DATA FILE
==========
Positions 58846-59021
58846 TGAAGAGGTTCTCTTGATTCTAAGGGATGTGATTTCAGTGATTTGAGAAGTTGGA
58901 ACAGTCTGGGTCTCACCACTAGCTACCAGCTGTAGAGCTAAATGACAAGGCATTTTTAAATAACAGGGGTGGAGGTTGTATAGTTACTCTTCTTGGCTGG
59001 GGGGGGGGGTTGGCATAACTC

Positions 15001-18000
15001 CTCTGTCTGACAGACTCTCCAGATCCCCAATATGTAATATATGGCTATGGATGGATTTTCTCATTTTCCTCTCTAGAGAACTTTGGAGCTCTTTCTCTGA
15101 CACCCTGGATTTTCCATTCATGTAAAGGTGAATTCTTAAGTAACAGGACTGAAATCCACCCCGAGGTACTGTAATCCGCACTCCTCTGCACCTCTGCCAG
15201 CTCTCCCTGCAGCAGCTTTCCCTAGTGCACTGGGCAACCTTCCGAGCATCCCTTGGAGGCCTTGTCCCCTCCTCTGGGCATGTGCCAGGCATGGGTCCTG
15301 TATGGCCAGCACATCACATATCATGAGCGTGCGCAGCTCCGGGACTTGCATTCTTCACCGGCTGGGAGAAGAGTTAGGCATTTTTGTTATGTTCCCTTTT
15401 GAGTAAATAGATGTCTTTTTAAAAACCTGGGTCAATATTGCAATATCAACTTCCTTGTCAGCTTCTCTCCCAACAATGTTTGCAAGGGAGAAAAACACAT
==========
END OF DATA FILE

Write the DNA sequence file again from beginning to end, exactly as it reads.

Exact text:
Positions 58846-59021
58846 TGAAGAGGTTCTCTTGATTCTAAGGGATGTGATTTCAGTGATTTGAGAAGTTGGA
58901 ACAGTCTGGGTCTCACCACTAGCTACCAGCTGTAGAGCTAAATGACAAGGCATTTTTAAATAACAGGGGTGGAGGTTGTATAGTTACTCTTCTTGGCTGG
59001 GGGGGGGGGTTGGCATAACTC

Positions 15001-18000
15001 CTCTGTCTGACAGACTCTCCAGATCCCCAATATGTAATATATGGCTATGGATGGATTTTCTCATTTTCCTCTCTAGAGAACTTTGGAGCTCTTTCTCTGA
15101 CACCCTGGATTTTCCATTCATGTAAAGGTGAATTCTTAAGTAACAGGACTGAAATCCACCCCGAGGTACTGTAATCCGCACTCCTCTGCACCTCTGCCAG
15201 CTCTCCCTGCAGCAGCTTTCCCTAGTGCACTGGGCAACCTTCCGAGCATCCCTTGGAGGCCTTGTCCCCTCCTCTGGGCATGTGCCAGGCATGGGTCCTG
15301 TATGGCCAGCACATCACATATCATGAGCGTGCGCAGCTCCGGGACTTGCATTCTTCACCGGCTGGGAGAAGAGTTAGGCATTTTTGTTATGTTCCCTTTT
15401 GAGTAAATAGATGTCTTTTTAAAAACCTGGGTCAATATTGCAATATCAACTTCCTTGTCAGCTTCTCTCCCAACAATGTTTGCAAGGGAGAAAAACACAT